Aye-Aye Lemur



Daubentonia madagascariensis


The Aye Aye Lemurs are on the verge of extinction due to the following reasons:

Killed on sight by locals who believe that they bring bad luck
Hunted as bushmeat by poachers
Deforestation of its main habitat

Location: Madagascar
Numbers : 100

The Aye-Aye Lemur, the world’s largest nocturnal primate, is a native of the coastal forests of eastern and north-western Madagascar.

Because the large-eyed, long-fingered Aye Ayes are secretive, solitary foragers, they have few natural predators in its main habitat. The main threat to its thinning numbers is local villagers and hunters who consider them to be an evil omen or meat source. Like all lemur species, it is also at risk of losing its forest home for agriculture and human settlement purposes.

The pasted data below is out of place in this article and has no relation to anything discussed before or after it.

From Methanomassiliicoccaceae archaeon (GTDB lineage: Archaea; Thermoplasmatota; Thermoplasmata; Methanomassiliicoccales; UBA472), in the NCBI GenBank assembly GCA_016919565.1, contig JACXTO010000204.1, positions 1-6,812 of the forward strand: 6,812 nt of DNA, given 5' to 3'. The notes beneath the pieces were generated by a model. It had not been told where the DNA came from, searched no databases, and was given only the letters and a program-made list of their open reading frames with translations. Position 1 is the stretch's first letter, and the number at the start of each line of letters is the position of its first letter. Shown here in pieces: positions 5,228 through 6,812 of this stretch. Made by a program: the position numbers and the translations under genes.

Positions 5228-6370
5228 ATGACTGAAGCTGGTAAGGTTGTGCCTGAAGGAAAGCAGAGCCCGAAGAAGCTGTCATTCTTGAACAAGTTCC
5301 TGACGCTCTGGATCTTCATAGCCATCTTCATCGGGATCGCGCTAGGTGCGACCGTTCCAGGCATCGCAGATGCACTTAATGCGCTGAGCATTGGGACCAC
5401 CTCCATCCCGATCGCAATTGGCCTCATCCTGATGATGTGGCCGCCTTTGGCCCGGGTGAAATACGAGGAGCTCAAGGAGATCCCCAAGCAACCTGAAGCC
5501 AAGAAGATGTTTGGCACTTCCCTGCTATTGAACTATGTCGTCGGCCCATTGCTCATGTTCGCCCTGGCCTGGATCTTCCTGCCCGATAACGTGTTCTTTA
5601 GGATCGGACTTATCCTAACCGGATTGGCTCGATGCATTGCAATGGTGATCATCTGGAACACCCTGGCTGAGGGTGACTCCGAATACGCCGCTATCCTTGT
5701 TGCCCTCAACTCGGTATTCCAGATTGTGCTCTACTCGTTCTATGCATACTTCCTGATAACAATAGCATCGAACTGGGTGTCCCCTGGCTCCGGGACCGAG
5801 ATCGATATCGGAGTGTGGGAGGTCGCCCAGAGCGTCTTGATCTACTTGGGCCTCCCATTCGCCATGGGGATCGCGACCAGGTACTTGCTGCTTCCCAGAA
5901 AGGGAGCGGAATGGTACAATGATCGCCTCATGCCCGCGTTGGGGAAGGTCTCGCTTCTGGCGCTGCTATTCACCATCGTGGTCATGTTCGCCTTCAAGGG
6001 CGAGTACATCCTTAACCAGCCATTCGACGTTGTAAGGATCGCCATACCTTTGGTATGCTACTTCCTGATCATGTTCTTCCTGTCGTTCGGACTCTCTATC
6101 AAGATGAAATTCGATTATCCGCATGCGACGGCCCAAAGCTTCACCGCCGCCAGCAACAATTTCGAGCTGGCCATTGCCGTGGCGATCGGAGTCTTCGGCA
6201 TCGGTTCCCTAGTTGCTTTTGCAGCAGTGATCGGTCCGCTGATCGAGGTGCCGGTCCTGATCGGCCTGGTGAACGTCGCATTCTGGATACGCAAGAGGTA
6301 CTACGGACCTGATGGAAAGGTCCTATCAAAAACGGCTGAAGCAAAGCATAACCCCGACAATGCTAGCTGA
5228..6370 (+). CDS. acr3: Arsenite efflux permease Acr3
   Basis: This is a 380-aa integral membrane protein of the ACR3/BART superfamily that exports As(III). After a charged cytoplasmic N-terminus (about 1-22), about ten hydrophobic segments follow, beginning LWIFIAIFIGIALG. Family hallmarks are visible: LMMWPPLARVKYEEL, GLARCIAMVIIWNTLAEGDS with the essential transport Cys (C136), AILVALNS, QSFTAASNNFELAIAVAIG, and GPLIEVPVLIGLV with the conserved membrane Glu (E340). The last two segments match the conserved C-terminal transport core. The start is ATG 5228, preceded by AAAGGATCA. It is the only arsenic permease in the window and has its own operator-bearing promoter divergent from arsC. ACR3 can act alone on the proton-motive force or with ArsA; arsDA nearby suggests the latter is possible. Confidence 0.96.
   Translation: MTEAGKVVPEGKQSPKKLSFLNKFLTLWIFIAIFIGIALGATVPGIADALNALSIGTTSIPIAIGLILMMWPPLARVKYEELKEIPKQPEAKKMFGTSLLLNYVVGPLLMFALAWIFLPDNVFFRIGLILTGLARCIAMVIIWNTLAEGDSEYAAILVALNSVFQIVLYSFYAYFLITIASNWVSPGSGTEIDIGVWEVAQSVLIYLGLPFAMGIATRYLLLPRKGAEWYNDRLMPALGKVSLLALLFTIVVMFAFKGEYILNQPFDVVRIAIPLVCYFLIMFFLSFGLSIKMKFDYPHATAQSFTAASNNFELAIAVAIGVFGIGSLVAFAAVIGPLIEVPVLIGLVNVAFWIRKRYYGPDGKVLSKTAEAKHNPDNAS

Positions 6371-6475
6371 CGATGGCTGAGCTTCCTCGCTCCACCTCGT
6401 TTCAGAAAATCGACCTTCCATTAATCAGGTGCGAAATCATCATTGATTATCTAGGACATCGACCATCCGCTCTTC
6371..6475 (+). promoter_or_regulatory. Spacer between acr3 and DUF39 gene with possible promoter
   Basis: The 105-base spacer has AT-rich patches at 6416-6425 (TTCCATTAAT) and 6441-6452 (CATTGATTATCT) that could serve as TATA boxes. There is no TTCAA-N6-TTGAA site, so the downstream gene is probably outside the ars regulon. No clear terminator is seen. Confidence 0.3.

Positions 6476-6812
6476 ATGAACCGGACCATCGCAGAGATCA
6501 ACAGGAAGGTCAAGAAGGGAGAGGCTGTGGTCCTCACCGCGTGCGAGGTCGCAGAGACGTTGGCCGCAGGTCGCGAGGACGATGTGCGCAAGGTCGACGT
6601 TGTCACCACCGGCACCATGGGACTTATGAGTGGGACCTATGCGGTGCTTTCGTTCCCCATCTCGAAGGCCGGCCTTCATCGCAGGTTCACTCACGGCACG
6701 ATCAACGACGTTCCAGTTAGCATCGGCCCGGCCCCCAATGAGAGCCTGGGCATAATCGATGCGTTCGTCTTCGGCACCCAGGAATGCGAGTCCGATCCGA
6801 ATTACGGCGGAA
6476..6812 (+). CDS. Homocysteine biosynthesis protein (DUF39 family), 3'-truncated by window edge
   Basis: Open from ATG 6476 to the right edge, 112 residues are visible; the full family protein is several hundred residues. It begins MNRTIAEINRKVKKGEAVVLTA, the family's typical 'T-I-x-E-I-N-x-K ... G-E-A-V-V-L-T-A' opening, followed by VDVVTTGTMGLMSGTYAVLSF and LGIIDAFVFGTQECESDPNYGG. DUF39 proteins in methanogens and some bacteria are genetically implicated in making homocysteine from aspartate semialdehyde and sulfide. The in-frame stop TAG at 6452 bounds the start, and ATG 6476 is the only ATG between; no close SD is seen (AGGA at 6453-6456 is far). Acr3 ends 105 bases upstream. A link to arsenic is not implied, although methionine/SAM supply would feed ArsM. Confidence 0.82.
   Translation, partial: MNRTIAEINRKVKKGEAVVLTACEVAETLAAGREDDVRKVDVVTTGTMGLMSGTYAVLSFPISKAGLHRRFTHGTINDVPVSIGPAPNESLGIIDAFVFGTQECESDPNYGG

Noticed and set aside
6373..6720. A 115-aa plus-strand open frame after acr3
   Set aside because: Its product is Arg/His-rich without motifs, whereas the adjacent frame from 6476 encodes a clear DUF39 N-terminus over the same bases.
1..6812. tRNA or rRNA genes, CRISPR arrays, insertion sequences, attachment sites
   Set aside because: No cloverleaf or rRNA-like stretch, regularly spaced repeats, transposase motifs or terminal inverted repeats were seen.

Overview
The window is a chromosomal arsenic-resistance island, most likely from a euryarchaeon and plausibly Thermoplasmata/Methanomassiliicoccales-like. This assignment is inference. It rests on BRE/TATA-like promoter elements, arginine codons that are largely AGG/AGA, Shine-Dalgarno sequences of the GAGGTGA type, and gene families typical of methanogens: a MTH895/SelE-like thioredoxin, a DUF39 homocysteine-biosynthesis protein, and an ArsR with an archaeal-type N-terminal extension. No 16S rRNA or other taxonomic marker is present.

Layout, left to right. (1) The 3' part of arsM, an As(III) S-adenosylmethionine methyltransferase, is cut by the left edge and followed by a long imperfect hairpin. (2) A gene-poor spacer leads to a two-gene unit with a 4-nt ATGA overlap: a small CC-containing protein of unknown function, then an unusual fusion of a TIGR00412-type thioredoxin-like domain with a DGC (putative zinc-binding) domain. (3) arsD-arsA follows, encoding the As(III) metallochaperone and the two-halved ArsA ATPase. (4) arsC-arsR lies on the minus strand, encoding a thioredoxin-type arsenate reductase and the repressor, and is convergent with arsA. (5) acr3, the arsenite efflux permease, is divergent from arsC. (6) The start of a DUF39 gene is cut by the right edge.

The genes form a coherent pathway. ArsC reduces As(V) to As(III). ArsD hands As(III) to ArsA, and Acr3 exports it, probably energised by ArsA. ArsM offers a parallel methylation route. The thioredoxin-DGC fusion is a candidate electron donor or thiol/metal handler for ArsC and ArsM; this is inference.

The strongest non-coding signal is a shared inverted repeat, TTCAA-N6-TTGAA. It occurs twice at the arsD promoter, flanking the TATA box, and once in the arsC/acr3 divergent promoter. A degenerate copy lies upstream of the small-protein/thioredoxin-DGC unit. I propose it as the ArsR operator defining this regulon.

These nocturnal and arboreal animals, which only grow as big as possums in adulthood, look like squirrels at first glance but they are more related to chimpanzees and other primates. They are considered as the woodpecker version of Madagascar.